Sunday, August 06, 2006

Green Gulch-S. Fork Teton Loop

The ridge above Rierdon Gulch

The South Fork Teton wall

Cold, South Fork Teton
I love the rows of ridges running north to south that make up the Rocky Mountain Front.
I’m thinking of the ridges that end in perpendicular angles at the Sun River canyon, like Mortimer, Home, Hannan, Norwegian, and Blacktail gulches.
Or, the ridges that butt into the Teton River and its south fork like Rierdon, Green, Clary or Jones gulches.
I think a lot about hiking possibilities in the Front and wonder why folks don’t talk about the “classic” loop or point-to-point hikes there like they might about Glacier National Park where hikes like Siyeh Pass, Dawson-Pitimakin, or the Garden Wall to Many Glacier along the Hi-Line Trail are legendary.
The Glacier hikes are typically 12-15 miles long, enough to eat up a day and exhaust the hiker into an eating frenzy at one of the lodges.
So, I’ve begun putting together a list of “classic” trail hikes on the Front. My favorite is Blackleaf Canyon to Clary Coulee adjacent to Choteau Mountain.
I’ve been focusing on the South Fork of the Teton River country and over the years have done a 19 mile loop of Green and Rierdon gulches, connected by the North Fork of Deep Creek.
That’s why I went out Thursday to test the reasonableness of doing a similar loop up Green Gulch, along Deep Creek North Fork and back out the South Fork of the Teton Trail.
My report is that it is doable on a day hike. It is rugged and long and took me seven hours to finish. Whether it is reasonable, I leave that judgment up to others.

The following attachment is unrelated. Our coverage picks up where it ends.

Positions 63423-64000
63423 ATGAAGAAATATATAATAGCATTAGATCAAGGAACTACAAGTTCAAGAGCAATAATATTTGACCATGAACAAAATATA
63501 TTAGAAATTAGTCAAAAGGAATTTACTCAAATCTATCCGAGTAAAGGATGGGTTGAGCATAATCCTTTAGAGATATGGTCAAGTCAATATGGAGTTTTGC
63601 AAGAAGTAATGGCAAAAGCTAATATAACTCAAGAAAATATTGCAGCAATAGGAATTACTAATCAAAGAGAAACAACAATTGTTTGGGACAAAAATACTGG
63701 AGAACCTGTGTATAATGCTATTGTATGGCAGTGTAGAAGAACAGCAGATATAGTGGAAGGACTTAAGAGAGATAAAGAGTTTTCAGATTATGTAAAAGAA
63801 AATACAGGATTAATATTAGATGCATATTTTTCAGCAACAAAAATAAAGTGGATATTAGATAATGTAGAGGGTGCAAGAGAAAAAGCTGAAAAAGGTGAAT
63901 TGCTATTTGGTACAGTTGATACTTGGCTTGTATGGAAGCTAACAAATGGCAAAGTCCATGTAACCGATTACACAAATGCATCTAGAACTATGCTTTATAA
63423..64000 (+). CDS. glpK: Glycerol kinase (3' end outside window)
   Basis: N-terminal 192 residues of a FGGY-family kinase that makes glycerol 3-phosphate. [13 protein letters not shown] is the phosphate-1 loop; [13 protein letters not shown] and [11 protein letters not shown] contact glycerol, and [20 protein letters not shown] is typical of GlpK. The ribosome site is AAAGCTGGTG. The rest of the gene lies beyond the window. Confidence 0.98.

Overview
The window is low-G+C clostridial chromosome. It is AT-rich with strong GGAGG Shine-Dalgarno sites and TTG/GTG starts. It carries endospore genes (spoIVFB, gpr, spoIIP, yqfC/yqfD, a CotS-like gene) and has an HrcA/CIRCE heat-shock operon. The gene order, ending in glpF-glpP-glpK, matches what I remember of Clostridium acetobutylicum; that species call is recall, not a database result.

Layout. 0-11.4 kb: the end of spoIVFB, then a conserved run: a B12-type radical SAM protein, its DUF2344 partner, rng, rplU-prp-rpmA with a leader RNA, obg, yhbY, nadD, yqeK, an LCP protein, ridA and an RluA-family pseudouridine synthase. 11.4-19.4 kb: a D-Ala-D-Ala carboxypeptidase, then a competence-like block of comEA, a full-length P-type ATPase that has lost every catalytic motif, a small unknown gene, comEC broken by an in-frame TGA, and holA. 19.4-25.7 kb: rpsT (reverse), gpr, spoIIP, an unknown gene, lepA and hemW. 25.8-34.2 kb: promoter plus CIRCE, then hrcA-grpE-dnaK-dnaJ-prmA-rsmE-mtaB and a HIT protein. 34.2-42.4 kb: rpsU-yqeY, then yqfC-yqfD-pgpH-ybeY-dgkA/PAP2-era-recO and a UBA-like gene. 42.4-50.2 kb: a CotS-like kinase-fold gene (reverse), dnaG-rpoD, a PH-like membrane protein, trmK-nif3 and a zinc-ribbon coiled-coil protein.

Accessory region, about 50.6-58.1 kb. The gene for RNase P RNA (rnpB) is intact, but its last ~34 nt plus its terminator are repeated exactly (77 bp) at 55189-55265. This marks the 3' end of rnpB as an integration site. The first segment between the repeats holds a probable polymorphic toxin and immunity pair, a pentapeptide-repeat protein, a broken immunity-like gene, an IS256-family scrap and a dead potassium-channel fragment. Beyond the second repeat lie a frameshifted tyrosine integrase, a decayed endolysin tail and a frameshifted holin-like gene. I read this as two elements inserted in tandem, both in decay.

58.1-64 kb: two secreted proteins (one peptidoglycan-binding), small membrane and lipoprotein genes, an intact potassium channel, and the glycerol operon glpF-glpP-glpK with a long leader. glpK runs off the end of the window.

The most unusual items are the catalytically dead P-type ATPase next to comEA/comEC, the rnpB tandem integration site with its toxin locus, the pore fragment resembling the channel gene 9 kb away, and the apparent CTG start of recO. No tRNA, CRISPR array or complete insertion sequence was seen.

It covers about 18-19 miles and gains more than 3,600 feet in elevation. That’s an ambitious day hike!
It takes you into wild, reef spangled Bob Marshall-type country, but without all the horses.
Despite perfect high summer weather with temperatures in the high 70s and cloudless skies, I met no one on the trail.
I started at Green Gulch because the sun was out and bearing down and that trail, No. 127, offers shade most of the way. It is 8 miles to its junction with the North Fork of Deep Creek Trail No. 135. The Green Gulch Trail travels in the timber most of the way, breaking out into an occasional elk meadow that offers views of the high limestone ridge separating it from the South Fork. I spooked a couple of elk near one of these meadows.
While I had traveled the North Fork Trail east on a similar Green-Rierdon gulch traverse a couple of years ago, I had never taken the 1.5 mile piece west to the South Fork trail.
It is a very scenic trail that climbs rapidly, passing creeks that pass through limestone canyons. At one point the North Fork cascades into a waterfall. All the while, the high divide that connects South Peak to Rocky Mountain Peak hovers above the trail.
There is little sign that this trail gets much use. Despite the weeks of drought, the country still bears some green and the creeks and springs still flow.
The South Fork Trail extends all the way south to the South Fork of Deep Creek. From where I picked it up at Deep Creek North Fork I lost some elevation and more than regained it all, walking through meadows below the Rocky Mountain Peak ridgeline on the west and the unnamed limestone cliffs on the east.
At the high divide between the Teton and Deep creek drainages the high Teton peaks of the front spread out in front of you in their blond splendor.
The walk out is mostly through timber that opens up from time to time, revealing these peaks.
Once down to the road it is about a mile and a half back to Green Gulch along the South Fork Road.
I came away with a high appreciation for this country and wondering how long it will be before hikers realize they have in the Front the same kind of hiking that draws them to Glacier.

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